Remember the song “That’s the night that the lights went out in Georgia.” Well, we had better get ready for it to be bigger than that. Here is part one of: Catastrophe.
It has been speculated that 9 out of 10 people will not survive.
NOTE: Here in central Goergia there are fields of solar panels being erected. Now I might be just a little bit suspicious, so I have to asked myself the question, WHY? Does Washington know something and if so, why are they keeping it a secret. I mean I do understand alternate power sources, but why now? Gives us something to think about. Now, on to the subject.
The U.S. power grid has long been considered a logical target for a major cyberattack. Besides the intrinsic importance of the power grid to a functioning U.S. society, all sixteen sectors of the U.S. economy deemed to make up the nation’s critical infrastructure rely on electricity. Disabling or otherwise interfering with the power grid in a significant way could thus seriously harm the United States.
Carrying out a cyberattack that successfully disrupts grid operations would be extremely difficult but not impossible. Such an attack would require months of planning, significant resources, and a team with a broad range of expertise. Although cyberattacks by terrorist and criminal organizations cannot be ruled out, the capabilities necessary to mount a major operation against the U.S. power grid make potential state adversaries the principal threat.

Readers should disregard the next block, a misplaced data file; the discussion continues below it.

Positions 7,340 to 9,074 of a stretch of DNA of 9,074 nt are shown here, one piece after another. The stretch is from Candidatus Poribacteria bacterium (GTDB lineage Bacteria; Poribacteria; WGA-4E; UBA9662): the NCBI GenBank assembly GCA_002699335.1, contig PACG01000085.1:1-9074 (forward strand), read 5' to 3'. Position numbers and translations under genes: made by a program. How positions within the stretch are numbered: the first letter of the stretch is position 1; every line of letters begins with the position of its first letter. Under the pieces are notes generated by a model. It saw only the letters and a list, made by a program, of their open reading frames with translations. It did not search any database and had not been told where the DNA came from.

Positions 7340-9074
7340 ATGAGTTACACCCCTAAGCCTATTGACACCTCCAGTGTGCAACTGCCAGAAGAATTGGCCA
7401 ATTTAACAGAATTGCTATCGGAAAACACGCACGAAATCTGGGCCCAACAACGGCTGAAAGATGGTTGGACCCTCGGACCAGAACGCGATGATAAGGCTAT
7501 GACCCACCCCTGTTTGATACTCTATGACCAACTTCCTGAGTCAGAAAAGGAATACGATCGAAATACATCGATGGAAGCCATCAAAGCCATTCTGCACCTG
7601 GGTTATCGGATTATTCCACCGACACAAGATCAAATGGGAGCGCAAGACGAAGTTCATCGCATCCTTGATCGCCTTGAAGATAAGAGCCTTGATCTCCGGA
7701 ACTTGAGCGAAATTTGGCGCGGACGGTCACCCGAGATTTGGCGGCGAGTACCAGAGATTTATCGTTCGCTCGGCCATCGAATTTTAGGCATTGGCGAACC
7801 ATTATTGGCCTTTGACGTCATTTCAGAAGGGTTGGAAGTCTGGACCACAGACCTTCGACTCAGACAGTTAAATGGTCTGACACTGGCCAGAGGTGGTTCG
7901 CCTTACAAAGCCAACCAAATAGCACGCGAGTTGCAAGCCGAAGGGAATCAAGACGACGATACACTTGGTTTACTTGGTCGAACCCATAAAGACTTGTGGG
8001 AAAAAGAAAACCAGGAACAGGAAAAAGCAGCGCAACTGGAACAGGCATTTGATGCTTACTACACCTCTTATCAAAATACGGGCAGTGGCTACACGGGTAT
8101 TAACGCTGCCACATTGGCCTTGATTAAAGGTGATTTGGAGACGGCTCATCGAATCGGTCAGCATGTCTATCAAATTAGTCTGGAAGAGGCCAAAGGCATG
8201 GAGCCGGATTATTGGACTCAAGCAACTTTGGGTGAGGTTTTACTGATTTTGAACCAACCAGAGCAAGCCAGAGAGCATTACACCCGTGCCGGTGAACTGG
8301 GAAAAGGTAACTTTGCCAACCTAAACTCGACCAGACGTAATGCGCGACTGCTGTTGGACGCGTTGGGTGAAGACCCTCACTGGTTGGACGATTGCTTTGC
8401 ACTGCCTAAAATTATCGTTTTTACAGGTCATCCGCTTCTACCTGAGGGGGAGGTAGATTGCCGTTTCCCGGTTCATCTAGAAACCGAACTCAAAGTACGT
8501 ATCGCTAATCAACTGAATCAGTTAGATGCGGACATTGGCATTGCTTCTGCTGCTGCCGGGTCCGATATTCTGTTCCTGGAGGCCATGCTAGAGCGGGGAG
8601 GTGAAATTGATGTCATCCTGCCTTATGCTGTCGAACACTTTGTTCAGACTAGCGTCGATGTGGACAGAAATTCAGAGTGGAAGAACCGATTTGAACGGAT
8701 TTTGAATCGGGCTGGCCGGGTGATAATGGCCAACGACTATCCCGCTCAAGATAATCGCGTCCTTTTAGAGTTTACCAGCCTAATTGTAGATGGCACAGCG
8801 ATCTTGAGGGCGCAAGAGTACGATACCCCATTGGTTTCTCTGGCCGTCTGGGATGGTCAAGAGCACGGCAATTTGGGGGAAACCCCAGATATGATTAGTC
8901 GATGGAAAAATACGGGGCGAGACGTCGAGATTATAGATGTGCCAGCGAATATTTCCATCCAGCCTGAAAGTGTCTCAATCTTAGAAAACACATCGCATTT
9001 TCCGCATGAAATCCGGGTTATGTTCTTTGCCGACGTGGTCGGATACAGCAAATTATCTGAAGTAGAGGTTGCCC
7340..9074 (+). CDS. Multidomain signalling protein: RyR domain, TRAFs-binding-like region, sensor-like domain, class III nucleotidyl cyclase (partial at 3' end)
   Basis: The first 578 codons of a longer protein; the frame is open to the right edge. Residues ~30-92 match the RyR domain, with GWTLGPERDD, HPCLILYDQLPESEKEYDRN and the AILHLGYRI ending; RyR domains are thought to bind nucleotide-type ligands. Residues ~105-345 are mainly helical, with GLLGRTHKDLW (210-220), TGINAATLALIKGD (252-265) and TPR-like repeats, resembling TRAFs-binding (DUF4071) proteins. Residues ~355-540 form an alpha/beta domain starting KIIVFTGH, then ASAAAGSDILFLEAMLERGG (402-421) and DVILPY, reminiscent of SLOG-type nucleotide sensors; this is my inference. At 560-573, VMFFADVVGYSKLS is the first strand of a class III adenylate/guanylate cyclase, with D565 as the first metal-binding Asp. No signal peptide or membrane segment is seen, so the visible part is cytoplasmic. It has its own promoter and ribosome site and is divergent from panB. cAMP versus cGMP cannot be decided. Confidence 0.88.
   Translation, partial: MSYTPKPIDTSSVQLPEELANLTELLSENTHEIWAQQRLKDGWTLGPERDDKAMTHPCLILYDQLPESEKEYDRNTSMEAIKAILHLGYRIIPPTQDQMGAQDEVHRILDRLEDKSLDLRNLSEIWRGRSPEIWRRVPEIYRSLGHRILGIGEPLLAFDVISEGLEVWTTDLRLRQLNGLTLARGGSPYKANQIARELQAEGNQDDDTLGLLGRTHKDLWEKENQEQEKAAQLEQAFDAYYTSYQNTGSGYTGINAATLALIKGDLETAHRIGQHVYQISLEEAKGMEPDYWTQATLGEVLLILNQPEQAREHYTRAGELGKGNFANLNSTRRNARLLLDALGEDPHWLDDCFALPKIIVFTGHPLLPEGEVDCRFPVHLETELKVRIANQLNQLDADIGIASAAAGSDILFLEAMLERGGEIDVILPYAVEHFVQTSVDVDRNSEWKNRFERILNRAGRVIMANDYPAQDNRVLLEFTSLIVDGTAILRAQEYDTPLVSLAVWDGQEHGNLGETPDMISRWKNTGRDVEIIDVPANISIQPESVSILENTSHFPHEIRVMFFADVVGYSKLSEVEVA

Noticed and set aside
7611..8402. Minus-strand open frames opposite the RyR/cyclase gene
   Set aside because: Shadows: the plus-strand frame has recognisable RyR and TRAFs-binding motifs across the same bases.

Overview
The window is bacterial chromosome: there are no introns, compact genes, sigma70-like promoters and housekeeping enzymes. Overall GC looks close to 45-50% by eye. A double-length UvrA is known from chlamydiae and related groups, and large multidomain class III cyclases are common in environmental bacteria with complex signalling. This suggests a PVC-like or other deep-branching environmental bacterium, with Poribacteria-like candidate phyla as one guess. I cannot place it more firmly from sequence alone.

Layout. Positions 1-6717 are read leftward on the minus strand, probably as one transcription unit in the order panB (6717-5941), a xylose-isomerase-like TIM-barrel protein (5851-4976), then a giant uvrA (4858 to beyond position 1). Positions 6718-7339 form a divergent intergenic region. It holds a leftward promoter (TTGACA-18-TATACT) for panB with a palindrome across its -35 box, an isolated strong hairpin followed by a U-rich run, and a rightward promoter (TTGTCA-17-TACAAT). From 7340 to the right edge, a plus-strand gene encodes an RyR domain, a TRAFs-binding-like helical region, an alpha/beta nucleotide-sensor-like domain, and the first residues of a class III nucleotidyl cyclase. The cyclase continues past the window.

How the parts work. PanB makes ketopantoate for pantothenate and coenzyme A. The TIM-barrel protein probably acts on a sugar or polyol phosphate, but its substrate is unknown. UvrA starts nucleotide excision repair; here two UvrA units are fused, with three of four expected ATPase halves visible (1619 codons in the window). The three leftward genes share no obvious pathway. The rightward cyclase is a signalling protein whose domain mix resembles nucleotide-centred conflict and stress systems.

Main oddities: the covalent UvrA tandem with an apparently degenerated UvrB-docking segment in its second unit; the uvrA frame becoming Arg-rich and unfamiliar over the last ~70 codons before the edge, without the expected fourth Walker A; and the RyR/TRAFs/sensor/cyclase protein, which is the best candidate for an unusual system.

Attacks on power grids are no longer a theoretical concern. In 2015, an attacker took down parts of a power grid in Ukraine. Although attribution was not definitive, geopolitical circumstances and forensic evidence suggest Russian involvement. A year later, Russian hackers targeted a transmission level substation, blacking out part of Kiev. In 2014, Admiral Michael Rogers, director of the National Security Agency, testified before the U.S. Congress that China and a few other countries likely had the capability to shut down the U.S. power grid. Iran, as an emergent cyber actor, could acquire such capability. Rapid digitization combined with low levels of investment in cybersecurity and a weak regulatory regime suggest that the U.S. power system is as vulnerable—if not more vulnerable—to a cyberattack as systems in other parts of the world.
An adversary with the capability to exploit vulnerabilities within the U.S. power grid might be motivated to carry out such an attack under a variety of circumstances. An attack on the power grid could be part of a coordinated military action, intended as a signaling mechanism during a crisis, or as a punitive measure in response to U.S. actions in some other arena. In each case, the United States should consider not only the potential damage and disruption caused by a cyberattack but also its broader effects on U.S. actions at the time it occurs. With respect to the former, a cyberattack could cause power losses in large portions of the United States that could last days in most places and up to several weeks in others. The economic costs would be substantial. As for the latter concern, the U.S. response or non-response could harm U.S. interests. Thus, the United States should take measures to prevent a cyberattack on its power grid and mitigate the potential harm should preventive efforts fail.